Fuel Filters are Key to Fuel Tank Cleaning
& Continuing Tank Maintenance
Fuel Filter Questions
Questions about fuel filters are common as there is a lot of very technical aspects of fuel filters that are not always clearly set forth on “the box”. In addition, what purpose the filter is meant to serve is not usually provided, resulting in most folks thinking that a fuel filter is just a fuel filter and they are all basically the same. Generally, the price of fuel filters vary greatly for what appears to be the same filter, but, as in most cases, you typically do get only what you pay for.
The filters that are available on the diesel-fuels.com web site are specified to serve the purpose of a fuel tank cleaning and fuel maintenance re-circulation system. These filters do not have the more advanced filtration media that may be required to substitute for an engine manufacturers filter that is designed to provide the last line of defense against contaminants that would otherwise ruin an expensive set of fuel injectors in a modern High Pressure Common Rail (HPCR) fuel injector system such as are now common on most diesel engines. For more information on what these engines are subjected to in day-to-day operations, read the Article entitled “Diesel Fuel and Injector Failure” on this web site.
Tank Cleaning and Fuel Maintenance
We have Tank Cleaning and Fuel Maintenance Systems that fall into four categories. The following is a short summary of each:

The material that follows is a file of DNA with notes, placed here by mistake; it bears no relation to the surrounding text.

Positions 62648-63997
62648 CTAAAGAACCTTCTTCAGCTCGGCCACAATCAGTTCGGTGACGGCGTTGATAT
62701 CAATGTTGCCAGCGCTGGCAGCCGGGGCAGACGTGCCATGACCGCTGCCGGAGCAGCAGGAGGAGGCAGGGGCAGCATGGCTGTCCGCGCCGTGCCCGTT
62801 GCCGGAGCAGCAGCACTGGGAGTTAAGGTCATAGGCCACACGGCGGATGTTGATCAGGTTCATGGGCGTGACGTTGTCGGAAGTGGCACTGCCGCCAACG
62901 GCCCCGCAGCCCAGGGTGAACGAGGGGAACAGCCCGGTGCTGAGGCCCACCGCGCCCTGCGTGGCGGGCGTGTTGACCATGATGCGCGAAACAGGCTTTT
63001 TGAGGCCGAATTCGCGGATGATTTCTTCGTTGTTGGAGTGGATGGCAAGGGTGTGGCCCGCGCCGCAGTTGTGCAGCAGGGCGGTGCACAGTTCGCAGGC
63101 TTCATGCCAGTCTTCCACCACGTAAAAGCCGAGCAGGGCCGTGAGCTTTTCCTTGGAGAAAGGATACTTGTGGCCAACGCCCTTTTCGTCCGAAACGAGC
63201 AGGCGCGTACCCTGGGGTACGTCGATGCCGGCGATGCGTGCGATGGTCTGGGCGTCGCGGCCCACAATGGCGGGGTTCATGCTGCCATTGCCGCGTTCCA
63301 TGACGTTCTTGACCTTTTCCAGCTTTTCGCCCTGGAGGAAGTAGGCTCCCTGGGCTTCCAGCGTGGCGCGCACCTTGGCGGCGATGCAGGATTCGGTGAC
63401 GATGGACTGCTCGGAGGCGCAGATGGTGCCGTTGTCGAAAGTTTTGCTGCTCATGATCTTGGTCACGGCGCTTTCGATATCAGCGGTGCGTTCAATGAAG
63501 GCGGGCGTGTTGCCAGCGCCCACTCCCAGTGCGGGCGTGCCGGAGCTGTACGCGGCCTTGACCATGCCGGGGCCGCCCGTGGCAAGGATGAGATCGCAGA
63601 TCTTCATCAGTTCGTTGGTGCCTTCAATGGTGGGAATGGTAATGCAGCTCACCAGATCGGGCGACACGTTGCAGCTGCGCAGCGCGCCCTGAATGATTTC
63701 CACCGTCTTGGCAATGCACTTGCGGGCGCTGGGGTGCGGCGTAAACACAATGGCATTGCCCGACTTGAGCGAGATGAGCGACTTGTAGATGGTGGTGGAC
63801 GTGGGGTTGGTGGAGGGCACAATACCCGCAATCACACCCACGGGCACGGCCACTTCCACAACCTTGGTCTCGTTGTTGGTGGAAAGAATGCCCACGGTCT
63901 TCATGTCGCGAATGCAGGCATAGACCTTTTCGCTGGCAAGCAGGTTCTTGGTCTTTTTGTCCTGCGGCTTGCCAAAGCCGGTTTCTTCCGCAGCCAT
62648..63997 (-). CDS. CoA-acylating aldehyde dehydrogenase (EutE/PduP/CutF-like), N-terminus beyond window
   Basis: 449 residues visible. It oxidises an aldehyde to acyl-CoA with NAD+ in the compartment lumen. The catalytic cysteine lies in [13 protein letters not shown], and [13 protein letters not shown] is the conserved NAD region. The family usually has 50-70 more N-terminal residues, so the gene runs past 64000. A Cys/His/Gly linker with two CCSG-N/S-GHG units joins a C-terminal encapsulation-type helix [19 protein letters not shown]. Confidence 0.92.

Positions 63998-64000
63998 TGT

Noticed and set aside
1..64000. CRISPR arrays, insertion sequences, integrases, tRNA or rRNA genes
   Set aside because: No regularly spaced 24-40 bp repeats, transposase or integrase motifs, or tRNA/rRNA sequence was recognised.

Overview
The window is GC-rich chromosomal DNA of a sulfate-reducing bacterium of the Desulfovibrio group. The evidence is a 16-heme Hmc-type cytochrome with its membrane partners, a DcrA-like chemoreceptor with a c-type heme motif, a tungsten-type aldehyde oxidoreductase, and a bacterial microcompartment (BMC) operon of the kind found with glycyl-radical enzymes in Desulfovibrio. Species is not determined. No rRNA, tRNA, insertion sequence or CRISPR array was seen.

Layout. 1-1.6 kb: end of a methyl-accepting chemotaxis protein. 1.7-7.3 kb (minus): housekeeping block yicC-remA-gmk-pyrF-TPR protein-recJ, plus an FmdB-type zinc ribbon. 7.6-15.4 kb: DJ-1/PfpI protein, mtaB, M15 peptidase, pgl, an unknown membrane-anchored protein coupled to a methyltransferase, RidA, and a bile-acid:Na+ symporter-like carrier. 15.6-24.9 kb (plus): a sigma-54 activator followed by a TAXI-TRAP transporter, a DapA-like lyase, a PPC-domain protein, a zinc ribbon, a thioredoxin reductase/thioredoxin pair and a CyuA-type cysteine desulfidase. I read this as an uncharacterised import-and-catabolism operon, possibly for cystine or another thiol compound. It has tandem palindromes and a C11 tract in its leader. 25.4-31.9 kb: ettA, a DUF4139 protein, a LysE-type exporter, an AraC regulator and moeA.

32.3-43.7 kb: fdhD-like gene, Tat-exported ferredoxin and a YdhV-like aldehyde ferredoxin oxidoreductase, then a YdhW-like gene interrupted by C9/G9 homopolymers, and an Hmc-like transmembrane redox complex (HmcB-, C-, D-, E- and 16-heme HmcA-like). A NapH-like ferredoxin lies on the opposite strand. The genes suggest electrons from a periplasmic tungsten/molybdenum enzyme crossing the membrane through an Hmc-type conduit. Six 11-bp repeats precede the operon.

- TK Series Portable Systems – hand held tank cleaning systems for tanks up to 1,250 gallons that require periodic cleaning as needed
- FPS Series Compact Systems – Fuel Polishing Systems that are dedicated to maintain a fuel tank(s) in one location and assure fuel is in peak condition. Ideal for tanks up to 15,000 gallons and tanks that may take on lower quality fuel (such as marine applications).
- MTC Series Mobil Systems – Mobile Tank Cleaning and Fuel Polishing Systems are the “workhorse” systems often going from tank to tank regularly cleaning badly contaminated tanks and then re-visiting periodically to maintain fuel tank cleanliness and optimal fuel quality.
- STS Series Fuel Maintenance Systems – Fuel Tank Maintenance Systems that are highly automated for maintaining stored fuel in dedicated tanks up to 60,000 gallons, having advanced Programmable Logic Controllers, and exterior enclosures assuring fuel tank cleanliness is maintained and fuel quality is optimal when needed.
Note that none of these systems are intended to replace the fuel filter on the diesel engine.
Cleanliness of Diesel Fuel at the Engine